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Northwestern unable to measure up against Wisconsin

Pat Fitzgerald, Northwestern wildcats

Northwestern had another opportunity in the spotlight at home and were unable to get that breakthrough victory again. The Wildcats went conservative again.

Northwestern can always find a reason to give its fans some faith. The run through October with wins at Michigan State and at Iowa and a revitalized offense led to that gutsy performance at Ohio State. Confidence was still brimming heading home to take on a stout Wisconsin team.

Plenty were giving the Wildcats a fair shot at scoring the upset over the Badgers.

Wisconsin shut that door pretty quickly, even as they precariously nursed a six-point lead for nearly the entire second half.

The Badgers dominated the line of scrimmage and kept the Wildcats from doing much of anything offensively. They powered through the defensive line, allowing Corey Clement to pick up chunks of yardage. The only they could not do was break out the big play, save from a few spectacular catches and a breathtakingly well-executed end around from wide receiver Jazz Peavy. They did not have to with their dominance along the lines in a 21-7 victory at Ryan Field on Saturday.

The defense stood tall and made plays when they had to. Undoubtedly Northwestern got some help from kicker Andrew Endicott missing two field goals. But the offense was stuck.

From top to bottom for Northwestern, it was another big season-defining and program-defining opportunity on broadcast television lost. Pat Fitzgerald and Northwestern find themselves incapable of winning the big game again and again.

Maybe this game does not have all of that riding on it. This was a top-10 Wisconsin team and one of the best defenses Northwestern — or any team — will face all year. The Wildcats could lose this game with little shame about it.

Just not like this. Not looking completely one dimensional and completely outgunned. This was the kind of game that made Northwestern’s belief it could still sneak into the Big Ten title game completely laughable. This was the kind of game that made Northwestern look like it did early in the season when it was losing to Illinois State.

The Wildcats amassed just 316 yards, with only 39 coming on the ground. Again and again, Clayton Thorson had to step back to throw on a day he did not have it. His usually sharp passes were skipping short or thrown behind the receivers. The offensive line was barely giving him enough time to throw.

Worse still, the Wildcats gave star running back Justin Jackson 13 carries for 42 yards. His longest run was for 28 yards, a burst on third down toward the end of the second quarter that helped set up Northwestern’s only score.

The Wildcats were still in the game, yes, but they were never truly in it offensively. They lost all of their rhythm and dual-threat capabilities. Wisconsin was largely ready for Austin Carr (and he still managed 132 yards and 12 catches) and forced Thorson to get happy feet waiting in the pocket. That is, until the Badgers got to him in the fourth quarter, including a strip sack while the Wildcats were driving into field goal range.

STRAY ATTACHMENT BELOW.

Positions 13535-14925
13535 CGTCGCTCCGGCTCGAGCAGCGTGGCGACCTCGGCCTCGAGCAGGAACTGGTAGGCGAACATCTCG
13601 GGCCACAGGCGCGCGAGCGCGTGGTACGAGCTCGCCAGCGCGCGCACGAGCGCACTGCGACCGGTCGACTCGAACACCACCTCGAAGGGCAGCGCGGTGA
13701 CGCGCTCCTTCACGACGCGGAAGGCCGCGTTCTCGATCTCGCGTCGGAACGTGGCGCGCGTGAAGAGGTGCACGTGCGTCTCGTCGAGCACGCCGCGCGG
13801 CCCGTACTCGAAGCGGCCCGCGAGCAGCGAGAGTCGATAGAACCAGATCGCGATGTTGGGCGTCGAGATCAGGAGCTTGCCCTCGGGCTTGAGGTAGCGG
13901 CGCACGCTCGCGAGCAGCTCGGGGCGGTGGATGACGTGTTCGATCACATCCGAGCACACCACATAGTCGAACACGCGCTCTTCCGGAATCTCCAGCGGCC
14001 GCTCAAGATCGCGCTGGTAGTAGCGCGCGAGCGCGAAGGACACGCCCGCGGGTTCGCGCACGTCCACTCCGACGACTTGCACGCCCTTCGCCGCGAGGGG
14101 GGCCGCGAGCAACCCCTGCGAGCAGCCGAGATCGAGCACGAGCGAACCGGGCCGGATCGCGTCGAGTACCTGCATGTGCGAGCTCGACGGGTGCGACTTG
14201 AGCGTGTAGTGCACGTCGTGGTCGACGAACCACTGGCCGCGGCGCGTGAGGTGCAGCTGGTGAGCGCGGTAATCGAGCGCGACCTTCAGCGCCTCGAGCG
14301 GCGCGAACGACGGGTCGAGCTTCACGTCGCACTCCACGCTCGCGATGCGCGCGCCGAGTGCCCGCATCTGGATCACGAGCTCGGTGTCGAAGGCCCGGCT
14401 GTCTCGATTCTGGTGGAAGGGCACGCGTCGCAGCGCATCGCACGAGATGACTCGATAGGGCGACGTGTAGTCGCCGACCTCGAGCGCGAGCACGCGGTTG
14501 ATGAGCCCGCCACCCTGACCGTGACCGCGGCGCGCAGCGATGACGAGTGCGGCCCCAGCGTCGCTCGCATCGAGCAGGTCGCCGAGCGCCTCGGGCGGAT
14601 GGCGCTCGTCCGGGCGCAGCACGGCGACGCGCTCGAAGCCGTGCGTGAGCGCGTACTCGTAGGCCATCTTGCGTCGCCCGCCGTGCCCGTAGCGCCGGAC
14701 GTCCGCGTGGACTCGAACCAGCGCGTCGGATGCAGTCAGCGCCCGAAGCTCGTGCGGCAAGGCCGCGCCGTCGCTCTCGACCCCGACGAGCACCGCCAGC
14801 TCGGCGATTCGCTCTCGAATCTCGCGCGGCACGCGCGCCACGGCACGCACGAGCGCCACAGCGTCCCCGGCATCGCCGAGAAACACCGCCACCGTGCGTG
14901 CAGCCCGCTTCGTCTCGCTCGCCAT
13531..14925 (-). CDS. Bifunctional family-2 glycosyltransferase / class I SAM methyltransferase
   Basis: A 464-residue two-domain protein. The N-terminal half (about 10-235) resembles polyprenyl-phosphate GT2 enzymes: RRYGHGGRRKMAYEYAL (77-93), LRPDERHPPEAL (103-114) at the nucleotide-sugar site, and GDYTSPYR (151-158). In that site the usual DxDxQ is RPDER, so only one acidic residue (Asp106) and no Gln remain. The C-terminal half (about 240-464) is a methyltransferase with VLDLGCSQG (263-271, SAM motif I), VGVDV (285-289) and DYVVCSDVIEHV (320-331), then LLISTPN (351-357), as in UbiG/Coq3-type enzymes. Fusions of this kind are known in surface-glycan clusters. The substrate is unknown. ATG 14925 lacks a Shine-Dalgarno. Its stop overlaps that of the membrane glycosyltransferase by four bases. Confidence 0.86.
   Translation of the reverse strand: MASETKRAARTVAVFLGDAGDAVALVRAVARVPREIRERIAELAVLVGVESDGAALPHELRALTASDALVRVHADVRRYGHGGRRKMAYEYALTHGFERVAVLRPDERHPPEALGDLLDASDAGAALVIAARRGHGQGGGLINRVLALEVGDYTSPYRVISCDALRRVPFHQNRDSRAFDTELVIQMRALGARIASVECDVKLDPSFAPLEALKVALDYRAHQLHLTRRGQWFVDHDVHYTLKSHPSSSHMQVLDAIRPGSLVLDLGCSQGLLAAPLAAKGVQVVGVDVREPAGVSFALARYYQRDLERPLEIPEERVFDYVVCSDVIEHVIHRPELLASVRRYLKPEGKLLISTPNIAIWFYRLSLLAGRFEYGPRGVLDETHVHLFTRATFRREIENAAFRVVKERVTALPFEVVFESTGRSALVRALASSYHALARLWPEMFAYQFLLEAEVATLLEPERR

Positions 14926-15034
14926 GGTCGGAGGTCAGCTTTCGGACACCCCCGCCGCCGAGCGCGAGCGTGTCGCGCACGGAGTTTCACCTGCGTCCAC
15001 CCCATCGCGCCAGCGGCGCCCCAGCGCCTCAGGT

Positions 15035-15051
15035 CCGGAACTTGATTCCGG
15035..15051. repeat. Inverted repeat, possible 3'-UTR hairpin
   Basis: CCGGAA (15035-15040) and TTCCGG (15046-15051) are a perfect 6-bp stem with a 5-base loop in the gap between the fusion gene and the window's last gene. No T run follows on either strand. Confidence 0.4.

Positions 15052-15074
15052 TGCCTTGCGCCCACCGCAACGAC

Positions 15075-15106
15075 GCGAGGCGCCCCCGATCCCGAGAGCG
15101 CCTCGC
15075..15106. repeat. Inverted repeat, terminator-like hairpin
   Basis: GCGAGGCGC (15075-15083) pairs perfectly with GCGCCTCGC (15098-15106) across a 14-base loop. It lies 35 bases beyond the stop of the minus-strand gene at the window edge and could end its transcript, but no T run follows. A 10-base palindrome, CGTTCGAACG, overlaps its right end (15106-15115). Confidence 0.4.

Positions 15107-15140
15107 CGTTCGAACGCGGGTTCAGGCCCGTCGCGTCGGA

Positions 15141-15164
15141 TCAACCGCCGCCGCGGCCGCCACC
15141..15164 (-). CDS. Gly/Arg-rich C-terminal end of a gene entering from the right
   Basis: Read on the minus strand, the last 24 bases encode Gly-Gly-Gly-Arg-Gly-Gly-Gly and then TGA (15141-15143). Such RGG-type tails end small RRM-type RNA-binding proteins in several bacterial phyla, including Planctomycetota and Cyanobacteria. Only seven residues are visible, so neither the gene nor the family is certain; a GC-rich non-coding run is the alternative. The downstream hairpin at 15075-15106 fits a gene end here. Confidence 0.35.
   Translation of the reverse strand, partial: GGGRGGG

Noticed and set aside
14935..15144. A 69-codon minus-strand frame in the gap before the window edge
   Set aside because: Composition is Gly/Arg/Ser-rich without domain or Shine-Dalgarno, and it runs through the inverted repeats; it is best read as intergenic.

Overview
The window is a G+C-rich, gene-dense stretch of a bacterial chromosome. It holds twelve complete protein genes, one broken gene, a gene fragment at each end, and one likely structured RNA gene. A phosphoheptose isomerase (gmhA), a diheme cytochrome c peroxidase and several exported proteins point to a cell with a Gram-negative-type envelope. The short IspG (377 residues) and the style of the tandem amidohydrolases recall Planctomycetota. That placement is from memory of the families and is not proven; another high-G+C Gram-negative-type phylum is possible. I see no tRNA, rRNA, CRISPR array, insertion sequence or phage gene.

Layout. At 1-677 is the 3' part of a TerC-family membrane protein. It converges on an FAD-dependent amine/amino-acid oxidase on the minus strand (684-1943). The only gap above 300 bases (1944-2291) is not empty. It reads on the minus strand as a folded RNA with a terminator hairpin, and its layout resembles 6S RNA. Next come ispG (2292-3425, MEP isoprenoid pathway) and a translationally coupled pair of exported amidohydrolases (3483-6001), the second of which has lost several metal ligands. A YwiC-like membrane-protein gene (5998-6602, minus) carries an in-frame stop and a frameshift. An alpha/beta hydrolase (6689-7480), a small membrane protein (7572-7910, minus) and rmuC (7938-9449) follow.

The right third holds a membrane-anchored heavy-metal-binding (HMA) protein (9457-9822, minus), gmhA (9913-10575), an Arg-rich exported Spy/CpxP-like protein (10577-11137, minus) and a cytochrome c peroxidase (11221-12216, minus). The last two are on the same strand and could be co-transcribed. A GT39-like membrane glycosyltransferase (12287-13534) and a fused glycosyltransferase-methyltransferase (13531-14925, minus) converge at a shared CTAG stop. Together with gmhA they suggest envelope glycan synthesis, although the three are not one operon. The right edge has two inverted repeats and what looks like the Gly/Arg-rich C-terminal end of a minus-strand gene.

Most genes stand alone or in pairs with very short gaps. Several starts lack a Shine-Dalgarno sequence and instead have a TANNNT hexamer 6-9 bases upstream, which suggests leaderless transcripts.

The scoring drive — a two-minute drill for a touchdown — a fourth down stop in the first quarter and the drive for the fumble were the only times Northwestern ended a drive in Wisconsin territory.

The Badgers dominated the Wildcats in all phases, pinning them inside their own five on two occasions, including a punt in the fourth quarter that buried any chance for Northwestern to build momentum and get itself back into the game.

Following the game, Pat Fitzgerald lamented the fact his team became one dimensional. The Wildcats played into the Badgers’ hands, he said.

The fact Northwestern came out passing and never really gave their running game a chance was the sign of a gameplan that gave Wisconsin’s rush defense too much respect perhaps and outthought itself in some ways.

This was not the aggressive gameplan Northwestern used nearly to upset Ohio State the week before. The wildcats were conservative both with their throws and their playcalling. The team did not feature its best running back and Thorson was stuck throwing underneath.

Wisconsin dictated a lot of this — especially with their defensive line play — but Northwestern could never give itself the jolt it needed.

The Wildcats had nothing to lose last week and played like it. Not recklessly, but with some abandon to go out and try to win the game.

With a lot more on the line against a quality opponent, Northwestern lost that looseness about them. The moment got a little big for Northwestern. And the Wildcats could not solve the puzzle.

That is seemingly a common refrain for Pat Fitzgerald. Every time it seems his program is picking up momentum and developing its identity, it trips over itself.

Northwestern is 4-5 now. The Wildcats are out of the Big Ten West race. They have to win two of their final three games to reach bowl eligibility. There is no reason to think they will not.

But how the Wildcats went conservative with their gameplans against the Badgers — and even dating back to their losses early in the season — is a problem that continues to plague them just when things seem to be turning a corner.

Northwestern will have to wait another year before the team gets a chance in the spotlight. The rest of this season is about settling down in the middle and building momentum for that moment.

Philip Rossman-Reich is a Northwestern alumnus and former contributor Lake The Posts. He also writes for Orlando Magic Daily and The Step Back.

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